Today, the Office of Management and Budget (OMB) published the final version of its strategy that directs Federal agencies to migrate to zero trust security architectures.

At the same time, OMB gave agencies numerous short and long-term deadlines to focus their actions in meeting the policy’s directives.

The finalized directive builds on a draft version of the policy issued in September 2021 and put out for public comment. Getting the zero trust migration strategy moving on the Federal agency front – for what will be a years-long journey for most – is a key pillar in the Biden administration’s cybersecurity executive order issued last year.

In announcing the finalized policy, OMB emphasized the central tenet of zero trust security – getting rid of traditional perimeter-based defenses for networks and replacing them with security based on least-privilege access and constant re-evaluation of user identity and trust.

“It is a dramatic paradigm shift in philosophy of how we secure our infrastructure, networks, and data, from verifying once at the perimeter to continual verification of each user, device, application, and transaction,” OMB said today in releasing the final policy.

“The growing threat of sophisticated cyberattacks has underscored that the Federal Government can no longer depend on conventional perimeter-based defenses to protect critical systems and data,” OMB said. “The Log4j vulnerability is the latest evidence that adversaries will continue to find new opportunities to get their foot in the door. The zero trust strategy will enable agencies to more rapidly detect, isolate, and respond to these types of threats.”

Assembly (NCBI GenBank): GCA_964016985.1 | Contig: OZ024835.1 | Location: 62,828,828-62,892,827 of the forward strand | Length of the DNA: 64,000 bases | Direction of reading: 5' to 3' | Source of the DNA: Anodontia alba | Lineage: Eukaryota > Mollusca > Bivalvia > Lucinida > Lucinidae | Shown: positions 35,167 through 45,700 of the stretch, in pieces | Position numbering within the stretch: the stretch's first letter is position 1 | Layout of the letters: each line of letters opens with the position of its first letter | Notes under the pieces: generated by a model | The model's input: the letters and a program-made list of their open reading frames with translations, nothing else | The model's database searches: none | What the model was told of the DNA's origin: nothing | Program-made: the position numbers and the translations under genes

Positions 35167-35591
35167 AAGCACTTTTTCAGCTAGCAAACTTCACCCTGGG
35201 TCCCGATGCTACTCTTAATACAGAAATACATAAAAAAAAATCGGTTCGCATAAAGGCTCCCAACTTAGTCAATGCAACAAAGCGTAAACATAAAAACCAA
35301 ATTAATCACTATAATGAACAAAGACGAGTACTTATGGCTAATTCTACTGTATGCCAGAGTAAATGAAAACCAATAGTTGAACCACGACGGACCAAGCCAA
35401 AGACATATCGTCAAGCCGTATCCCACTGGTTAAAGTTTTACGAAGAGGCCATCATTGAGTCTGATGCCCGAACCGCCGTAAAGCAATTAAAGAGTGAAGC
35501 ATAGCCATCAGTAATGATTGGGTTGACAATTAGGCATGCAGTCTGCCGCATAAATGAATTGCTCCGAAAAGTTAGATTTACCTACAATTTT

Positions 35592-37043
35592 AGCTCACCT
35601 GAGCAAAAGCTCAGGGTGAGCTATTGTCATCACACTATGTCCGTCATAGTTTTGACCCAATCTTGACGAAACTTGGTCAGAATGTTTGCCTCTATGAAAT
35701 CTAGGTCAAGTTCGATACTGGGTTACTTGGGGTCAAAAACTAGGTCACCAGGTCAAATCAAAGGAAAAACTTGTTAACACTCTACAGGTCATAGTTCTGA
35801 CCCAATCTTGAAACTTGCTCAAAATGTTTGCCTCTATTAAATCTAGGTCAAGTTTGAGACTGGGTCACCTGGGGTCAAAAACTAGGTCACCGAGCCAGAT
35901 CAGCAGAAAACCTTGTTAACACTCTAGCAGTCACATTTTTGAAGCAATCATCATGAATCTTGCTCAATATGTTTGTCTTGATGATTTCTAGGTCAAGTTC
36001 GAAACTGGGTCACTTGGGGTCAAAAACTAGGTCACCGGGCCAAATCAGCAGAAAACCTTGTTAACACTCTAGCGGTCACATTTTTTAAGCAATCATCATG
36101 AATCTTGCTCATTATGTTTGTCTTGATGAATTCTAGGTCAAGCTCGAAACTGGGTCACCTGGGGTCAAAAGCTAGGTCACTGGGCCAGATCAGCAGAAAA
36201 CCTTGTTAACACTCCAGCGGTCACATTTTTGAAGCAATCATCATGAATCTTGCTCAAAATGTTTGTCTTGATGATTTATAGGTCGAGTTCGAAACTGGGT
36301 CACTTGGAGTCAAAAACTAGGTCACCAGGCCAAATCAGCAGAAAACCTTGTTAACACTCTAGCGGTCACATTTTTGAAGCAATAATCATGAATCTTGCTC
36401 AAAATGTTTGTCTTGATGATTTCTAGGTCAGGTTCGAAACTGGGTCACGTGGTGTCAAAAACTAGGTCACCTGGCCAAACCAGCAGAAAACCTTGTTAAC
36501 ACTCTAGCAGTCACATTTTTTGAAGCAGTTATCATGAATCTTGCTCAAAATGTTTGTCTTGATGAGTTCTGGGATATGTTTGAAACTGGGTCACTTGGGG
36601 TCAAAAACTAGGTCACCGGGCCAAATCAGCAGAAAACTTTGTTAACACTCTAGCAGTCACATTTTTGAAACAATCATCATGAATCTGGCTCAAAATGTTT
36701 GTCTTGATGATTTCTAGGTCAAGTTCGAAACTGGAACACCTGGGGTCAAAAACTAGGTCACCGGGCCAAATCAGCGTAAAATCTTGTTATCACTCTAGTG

Deadlines for Agencies – Short Term 

The OMB directive sets forth not less than 19 specific deadlines for agencies to get working on zero trust implementation and for Federal IT council officials to pitch in and help.

The OMB directive immediately sets forth two key short-term deadlines for Federal agencies.

The first, due in 30 days, is designating and identifying a zero trust strategy implementation lead for each agency. OMB said it will rely on the designated leads “for Government-wide coordination and for engagement on planning and implementation efforts within each organization.”

The second, due in 60 days, requires each agency to build on existing plans for zero trust implementation by incorporating requirements identified in the finalized OMB policy. Agencies then need to give those adjusted plans to OMB and CISA along with an implementation plan for Fiscal Years 2022-2024 and a budget estimate for FY2024.

“Agencies should internally source funding in FY22 and FY23 to achieve priority goals, or seek funding from alternative sources, such as working capital funds or the Technology Modernization Fund,” OMB advised.

FY2024 Deadline 

Further out, the OMB policy requires agencies to achieve a specific list of zero trust security goals by the end of FY2024. Those goals are organized around the zero trust maturity model developed by CISA – but not yet finalized by the agency – and focused on five pillars identified by CISA – identity, devices; networks; applications and workloads; and data.